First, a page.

Marylanders have their crabcakes. Alaskans, we’ve learned recently, have their moose burgers. And Southern Californians have their fish tacos.
To Washington residents, whose options for Mexican-inspired food don’t include much more than the Taco Bell on 14th Street NW, the idea of fish in a taco may sound like a bizarre pairing. (A note to these same people: Chocolate-covered bacon is a growing trend.) But to those locals who have roots in the American West and frequently dream of the light and crisp tang of a fish taco, the opening of Glover Park’s Surfside restaurant has come not a moment too soon.
To understand the allure of a fish taco, one must consider the circumstances under which it is normally eaten. Picture yourself on a yellow surfboard catching a tubular wave or two, and in so doing, working up a mondo appetite. Tuck your board under your arm and jog up to the beach shack to snag a couple of tacos. Two corn tortillas encase a pile of crispy white fish topped with a tuft of shredded cabbage and a drizzling of a zippy, creamy sauce.
The fast-casual Surfside doesn’t rent surfboards, but otherwise takes diners as close to that beach shack as they’ll get without having to board a plane. Lazy twirling fans hang down from the restaurant’s high ceilings. The lime green and light wood interior evokes a beachside tranquility. And the rooftop deck, set with beautiful, ocean-blue mosaic tables, allows customers to catch a gentle breeze as they dine.
Now about the food. Surfside offers house-made guacamole or house-made cheese dip for starters. The main courses are divided into four coastal-weather-themed categories: Waves, mostly tacos and fajitas; Hurricanes, burritos and quesadillas; Typhoons, entrée salads; and Cyclones, protein-and-side-style entrees.
The guacamole proves to be a satisfying starter. Its touted house-made status is evidenced by the chunkiness of the dip, which also features a hint of lime and just the right amount of cilantro. It comes with a small cup of deep-red salsa, noticeable also for its chunkiness but a bit overwhelming in its garlic flavor. The accompanying chips, too, are disappointing in that they are clearly store-bought and of a quality that makes Doritos look gourmet. Luckily, they do their job of escorting the fresh guacamole from plate to mouth.
Surfside’s fish tacos, the “Maui” dish on the restaurant’s menu, represent a departure from the more common fish taco found in California and other parts of the West. Whereas those other tacos can often be two-bite hand food eaten on the go, Surfside’s are meatier. Not only do they come with a bigger heap of fish, these tacos also have some untraditional — and pleasant — toppings.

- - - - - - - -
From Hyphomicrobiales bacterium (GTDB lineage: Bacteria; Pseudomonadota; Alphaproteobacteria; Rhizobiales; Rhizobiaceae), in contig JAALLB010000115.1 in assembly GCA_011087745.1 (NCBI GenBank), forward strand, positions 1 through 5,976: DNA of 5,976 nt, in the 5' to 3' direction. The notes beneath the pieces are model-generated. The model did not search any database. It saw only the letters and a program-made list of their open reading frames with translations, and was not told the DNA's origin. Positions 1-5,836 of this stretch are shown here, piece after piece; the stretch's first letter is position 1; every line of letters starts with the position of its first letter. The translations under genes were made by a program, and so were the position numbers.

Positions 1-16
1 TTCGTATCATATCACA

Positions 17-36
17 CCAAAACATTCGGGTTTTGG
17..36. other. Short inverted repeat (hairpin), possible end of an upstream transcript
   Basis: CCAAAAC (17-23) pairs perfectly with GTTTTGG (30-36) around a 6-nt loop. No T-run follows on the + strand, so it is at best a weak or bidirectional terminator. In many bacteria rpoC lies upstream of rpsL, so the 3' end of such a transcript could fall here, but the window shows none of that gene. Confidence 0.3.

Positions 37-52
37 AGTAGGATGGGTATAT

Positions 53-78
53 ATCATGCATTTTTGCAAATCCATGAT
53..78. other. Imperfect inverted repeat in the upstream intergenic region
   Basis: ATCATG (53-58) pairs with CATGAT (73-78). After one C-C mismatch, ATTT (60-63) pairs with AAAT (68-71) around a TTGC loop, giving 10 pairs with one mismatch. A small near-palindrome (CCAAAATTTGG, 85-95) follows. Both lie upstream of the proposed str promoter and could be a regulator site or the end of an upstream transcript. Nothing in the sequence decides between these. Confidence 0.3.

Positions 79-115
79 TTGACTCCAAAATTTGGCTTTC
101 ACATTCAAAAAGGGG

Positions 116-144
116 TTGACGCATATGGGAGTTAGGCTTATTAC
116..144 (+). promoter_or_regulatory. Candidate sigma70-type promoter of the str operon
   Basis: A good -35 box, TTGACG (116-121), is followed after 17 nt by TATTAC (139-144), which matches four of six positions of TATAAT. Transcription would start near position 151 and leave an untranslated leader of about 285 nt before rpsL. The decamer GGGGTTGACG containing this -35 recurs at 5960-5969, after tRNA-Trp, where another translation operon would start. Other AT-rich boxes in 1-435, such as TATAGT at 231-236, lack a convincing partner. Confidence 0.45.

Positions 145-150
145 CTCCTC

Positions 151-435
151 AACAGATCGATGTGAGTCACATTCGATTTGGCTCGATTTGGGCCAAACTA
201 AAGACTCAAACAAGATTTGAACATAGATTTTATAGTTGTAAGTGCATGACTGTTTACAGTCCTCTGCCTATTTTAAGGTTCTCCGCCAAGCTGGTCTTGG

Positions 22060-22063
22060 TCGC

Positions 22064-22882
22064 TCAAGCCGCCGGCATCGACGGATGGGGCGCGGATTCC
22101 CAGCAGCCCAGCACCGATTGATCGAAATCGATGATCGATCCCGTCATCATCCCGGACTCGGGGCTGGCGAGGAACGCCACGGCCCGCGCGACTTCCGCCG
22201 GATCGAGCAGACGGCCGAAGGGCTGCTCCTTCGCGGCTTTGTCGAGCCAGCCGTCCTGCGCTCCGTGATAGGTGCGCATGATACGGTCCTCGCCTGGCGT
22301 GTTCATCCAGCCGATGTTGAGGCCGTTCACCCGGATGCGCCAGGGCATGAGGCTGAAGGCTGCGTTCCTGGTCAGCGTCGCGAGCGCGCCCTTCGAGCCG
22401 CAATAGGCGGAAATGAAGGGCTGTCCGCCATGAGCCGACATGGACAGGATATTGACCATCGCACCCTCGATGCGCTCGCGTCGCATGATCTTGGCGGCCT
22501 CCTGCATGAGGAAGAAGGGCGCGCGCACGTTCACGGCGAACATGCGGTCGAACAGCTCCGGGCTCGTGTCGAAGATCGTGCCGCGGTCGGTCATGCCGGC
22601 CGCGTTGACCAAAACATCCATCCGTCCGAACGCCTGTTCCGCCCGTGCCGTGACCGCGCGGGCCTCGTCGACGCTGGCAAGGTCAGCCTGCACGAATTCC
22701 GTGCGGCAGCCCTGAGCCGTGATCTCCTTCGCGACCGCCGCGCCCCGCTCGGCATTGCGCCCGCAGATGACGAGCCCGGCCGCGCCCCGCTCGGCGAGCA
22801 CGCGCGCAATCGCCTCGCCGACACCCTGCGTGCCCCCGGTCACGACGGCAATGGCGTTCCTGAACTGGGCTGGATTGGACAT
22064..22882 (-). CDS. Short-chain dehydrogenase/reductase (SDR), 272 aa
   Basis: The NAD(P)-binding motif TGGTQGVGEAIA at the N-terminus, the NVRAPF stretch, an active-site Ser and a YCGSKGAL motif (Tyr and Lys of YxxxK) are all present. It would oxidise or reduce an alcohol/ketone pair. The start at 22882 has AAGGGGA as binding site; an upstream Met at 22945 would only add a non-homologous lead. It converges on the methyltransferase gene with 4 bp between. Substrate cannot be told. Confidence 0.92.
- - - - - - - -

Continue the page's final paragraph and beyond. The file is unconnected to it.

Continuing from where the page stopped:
The fish taco’s signature cabbage is nowhere to be found on Surfside’s version, despite the menu’s description. But it wasn’t missed, as the corn in the black bean salsa provided the needed crunch, and the grilled lime served on the side gave the recognizable zing to the dish when squeezed over top.
The taco plate comes with a tasty side of red beans and rice seasoned with a traditional Mexican flavor. They nicely complement the spicier tacos.
Unfortunately, those same red beans and rice make the Martinique burrito struggle to be the best it can be. The shrimp burrito comes seared with enticing grill marks and includes several large, succulent and flavorful shrimp. But it’s packed with so much rice and beans that the dish becomes overly starchy.
The burrito’s side salad is a run-of-the-mill spring mix nicely accented with a flavorful pico de gallo that has a sour cream-like whiteness and flavor to it.
It’s to be expected that the new establishment is working out a few hiccups. With just a few people in line during a recent Friday lunch, the crew seemed harried. One of them bonked a plastic bottle into the metal bin holding the rice and beans, sending a liquid that looked like oil glugging into the food.
The order process itself also seems drawn out. Customers circle their order on a paper menu and give it to an employee, who then writes more shorthand on the paper. After paying, customers receive one of those gargantuan restaurant buzzers, which, on the Friday visited, began blinking before my order was complete.
Overall, though, D.C. residents unfamiliar with fish tacos will have a pleasant introduction to the West Coast staple at Surfside. Members of the California delegation, their aides, and anyone else who has ever experienced a fish taco will finally have a home away from home.